While volunteering for the Salvation Army, intern architect George Fisher noticed the need for outdoor social spaces for residents to relax, connect and enjoy the outdoors. From this need was born Project Malachi – a pop-up hostel consisting of 42 units, creating a welcoming, friendly and safe haven for those who need to use its accommodation and services.
The deadlines around the project were tight, so it was crucial to build with agility. This led the project’s lead designer, Fisher, to collaborate with U-Build, a pioneering contractor dedicated to simplifying construction processes through sustainable, volumetric and modular building methods. Alongside the homeless residents of Project Malachi, U-build and George Fisher developed a pioneering concept of flat outdoor social space.
Significantly, the use of U-build’s innovative volumetric building system quickly accelerated the design and construction process. This meant that each individual structure could be built easily and conveniently, even if those who volunteered to build the shelters had little building experience. Above all, he kept the process inclusive for homeless residents wishing to contribute to the design and construction of the structures.
To meet the requirements of the specification, ensuring that there was no compromise in performance while keeping costs to a minimum, choosing the right materials was crucial. Although easy to assemble and install, Fisher and U-Build needed to ensure the durability of the social structures so that they could be used and enjoyed by the community for years to come. This involved selecting products that were not only visually appealing, but also able to withstand the elements, urban air pollution and constant occupancy.
Fisher had worked with the main materials distributor, James Latham Ltd (Lathams), on a previous Salvation Army project and wanted to do it again. The Lathams team joined us to offer free support and advice for Project Malachi, as well as advice on a hardware solution that could meet the brief. While it was agreed that plywood would be the best option for the structure, making an immediate choice on the brand proved more difficult. However, a discussion between Lathams and premium sustainable plywood brand Garnica during the specification phase proved fruitful. Upon hearing about the initiative and the challenge, the supplier was keen to get involved and agreed to bear the cost of the materials needed. This resulted in the donation of a significant quantity of external grade plywood required for the construction of the new external structures, in particular 150 m2 of high performance poplar Duraply from Garnica.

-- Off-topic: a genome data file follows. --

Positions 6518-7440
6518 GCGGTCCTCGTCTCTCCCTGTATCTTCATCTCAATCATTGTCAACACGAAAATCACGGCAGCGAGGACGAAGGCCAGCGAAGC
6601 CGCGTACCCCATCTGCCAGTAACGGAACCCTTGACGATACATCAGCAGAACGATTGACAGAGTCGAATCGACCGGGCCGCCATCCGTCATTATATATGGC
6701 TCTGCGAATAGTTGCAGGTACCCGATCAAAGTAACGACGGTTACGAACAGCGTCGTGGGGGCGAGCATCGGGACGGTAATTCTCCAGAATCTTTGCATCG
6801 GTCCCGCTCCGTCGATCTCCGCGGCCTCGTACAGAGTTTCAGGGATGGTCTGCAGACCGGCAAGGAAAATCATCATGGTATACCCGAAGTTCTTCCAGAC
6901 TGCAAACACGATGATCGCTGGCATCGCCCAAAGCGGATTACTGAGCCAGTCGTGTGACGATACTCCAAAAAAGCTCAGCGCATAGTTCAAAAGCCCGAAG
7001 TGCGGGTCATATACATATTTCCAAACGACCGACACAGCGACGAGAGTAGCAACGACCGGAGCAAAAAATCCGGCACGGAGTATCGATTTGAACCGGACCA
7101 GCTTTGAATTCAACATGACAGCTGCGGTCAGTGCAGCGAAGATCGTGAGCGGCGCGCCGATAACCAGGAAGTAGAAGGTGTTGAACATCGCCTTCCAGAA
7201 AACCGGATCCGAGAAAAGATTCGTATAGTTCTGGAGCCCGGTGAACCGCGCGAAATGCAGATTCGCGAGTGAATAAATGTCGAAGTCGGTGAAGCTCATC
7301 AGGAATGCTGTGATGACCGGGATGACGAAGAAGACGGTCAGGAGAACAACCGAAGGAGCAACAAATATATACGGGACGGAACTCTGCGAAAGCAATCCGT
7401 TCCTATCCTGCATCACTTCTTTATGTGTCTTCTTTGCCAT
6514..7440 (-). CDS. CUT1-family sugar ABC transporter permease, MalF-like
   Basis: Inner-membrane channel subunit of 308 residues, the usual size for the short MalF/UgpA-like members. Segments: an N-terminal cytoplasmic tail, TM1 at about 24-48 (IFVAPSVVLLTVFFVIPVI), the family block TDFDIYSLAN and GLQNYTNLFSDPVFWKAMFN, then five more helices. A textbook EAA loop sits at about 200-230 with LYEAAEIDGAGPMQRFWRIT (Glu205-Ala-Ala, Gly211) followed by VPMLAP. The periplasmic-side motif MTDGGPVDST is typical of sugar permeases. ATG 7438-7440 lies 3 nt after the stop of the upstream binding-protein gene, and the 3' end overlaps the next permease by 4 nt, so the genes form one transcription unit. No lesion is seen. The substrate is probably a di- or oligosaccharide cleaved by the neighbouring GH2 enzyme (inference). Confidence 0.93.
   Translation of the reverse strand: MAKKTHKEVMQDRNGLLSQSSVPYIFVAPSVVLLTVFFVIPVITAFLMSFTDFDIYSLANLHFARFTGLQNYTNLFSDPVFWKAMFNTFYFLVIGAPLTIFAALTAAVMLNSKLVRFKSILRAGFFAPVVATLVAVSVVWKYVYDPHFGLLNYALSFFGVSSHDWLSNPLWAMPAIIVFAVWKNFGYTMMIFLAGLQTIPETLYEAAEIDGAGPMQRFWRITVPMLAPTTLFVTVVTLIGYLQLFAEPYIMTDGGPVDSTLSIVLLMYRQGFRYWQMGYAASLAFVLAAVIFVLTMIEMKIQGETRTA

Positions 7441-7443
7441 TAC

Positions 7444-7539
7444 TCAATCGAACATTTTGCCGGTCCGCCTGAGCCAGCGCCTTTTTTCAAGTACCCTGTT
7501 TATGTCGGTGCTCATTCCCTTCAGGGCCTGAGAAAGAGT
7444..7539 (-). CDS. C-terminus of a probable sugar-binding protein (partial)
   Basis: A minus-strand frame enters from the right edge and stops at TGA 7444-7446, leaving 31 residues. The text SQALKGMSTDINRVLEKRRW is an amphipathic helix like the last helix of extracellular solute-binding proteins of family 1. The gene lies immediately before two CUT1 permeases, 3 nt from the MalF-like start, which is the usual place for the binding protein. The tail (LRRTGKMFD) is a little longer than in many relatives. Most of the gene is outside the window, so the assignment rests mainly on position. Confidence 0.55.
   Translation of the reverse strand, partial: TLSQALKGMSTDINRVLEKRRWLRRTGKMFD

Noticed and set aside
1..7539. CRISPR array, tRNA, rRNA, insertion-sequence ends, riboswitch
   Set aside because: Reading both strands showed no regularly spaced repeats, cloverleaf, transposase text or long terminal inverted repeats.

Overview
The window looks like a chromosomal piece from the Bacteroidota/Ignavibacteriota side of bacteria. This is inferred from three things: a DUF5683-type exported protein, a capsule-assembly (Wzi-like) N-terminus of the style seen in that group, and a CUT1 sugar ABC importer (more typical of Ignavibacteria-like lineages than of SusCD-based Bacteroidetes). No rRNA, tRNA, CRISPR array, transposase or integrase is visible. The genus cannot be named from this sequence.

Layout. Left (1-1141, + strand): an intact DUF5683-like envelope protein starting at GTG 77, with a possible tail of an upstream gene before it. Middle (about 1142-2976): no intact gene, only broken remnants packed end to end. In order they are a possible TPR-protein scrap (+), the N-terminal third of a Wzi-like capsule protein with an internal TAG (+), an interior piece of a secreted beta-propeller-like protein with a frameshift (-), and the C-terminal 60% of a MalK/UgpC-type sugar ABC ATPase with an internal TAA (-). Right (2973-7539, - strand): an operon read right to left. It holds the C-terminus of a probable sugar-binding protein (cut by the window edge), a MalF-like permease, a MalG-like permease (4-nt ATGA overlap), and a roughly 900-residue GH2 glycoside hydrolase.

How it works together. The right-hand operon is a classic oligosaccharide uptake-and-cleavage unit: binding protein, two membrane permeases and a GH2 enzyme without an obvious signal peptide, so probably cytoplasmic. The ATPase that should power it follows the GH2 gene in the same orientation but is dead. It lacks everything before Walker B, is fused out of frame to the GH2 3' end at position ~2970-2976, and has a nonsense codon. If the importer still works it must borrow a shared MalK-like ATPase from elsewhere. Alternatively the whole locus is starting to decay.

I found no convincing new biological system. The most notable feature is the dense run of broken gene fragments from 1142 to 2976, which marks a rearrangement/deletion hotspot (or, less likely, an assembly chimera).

“The project required materials that were highly resilient but easy to work with and cost effective to ensure maximum value from the charity’s investment,” said Stuart Devoil, Lathams Group Marketing Manager. “Garnica is the perfect solution, embodying all of these attributes and more. To see these units completed and the space open for occupancy is fantastic and it was a great privilege to participate in an activity that will enrich and enhance the community.
Excellent value for money, exceptionally attractive and with a 15-year external guarantee, Garnica Duraply perfectly met the requirements of the project. Its durability, achieved through its exclusive production and processing techniques, makes it suitable for outdoor use, even in the most demanding conditions, being able to resist humidity, insects and fungal damage.
Made entirely of sustainable plantation poplar wood, Duraply’s light weight, surface quality and ease of machining made it the ideal choice. Simple to fabricate offsite and install onsite, the construction phase of the project was fast, with all shelters assembled and installed in three days. During this time, Fisher led local volunteers and hostel residents in assembling the flat structures. Despite varying levels of confidence and experience, they worked as a team to ensure the structures were built to a high quality finish.
The Malachi Project’s new outdoor seating areas have created a friendly, community atmosphere and a safe space for residents to relax and socialize.
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Main image credit: Lathams / Project Malachi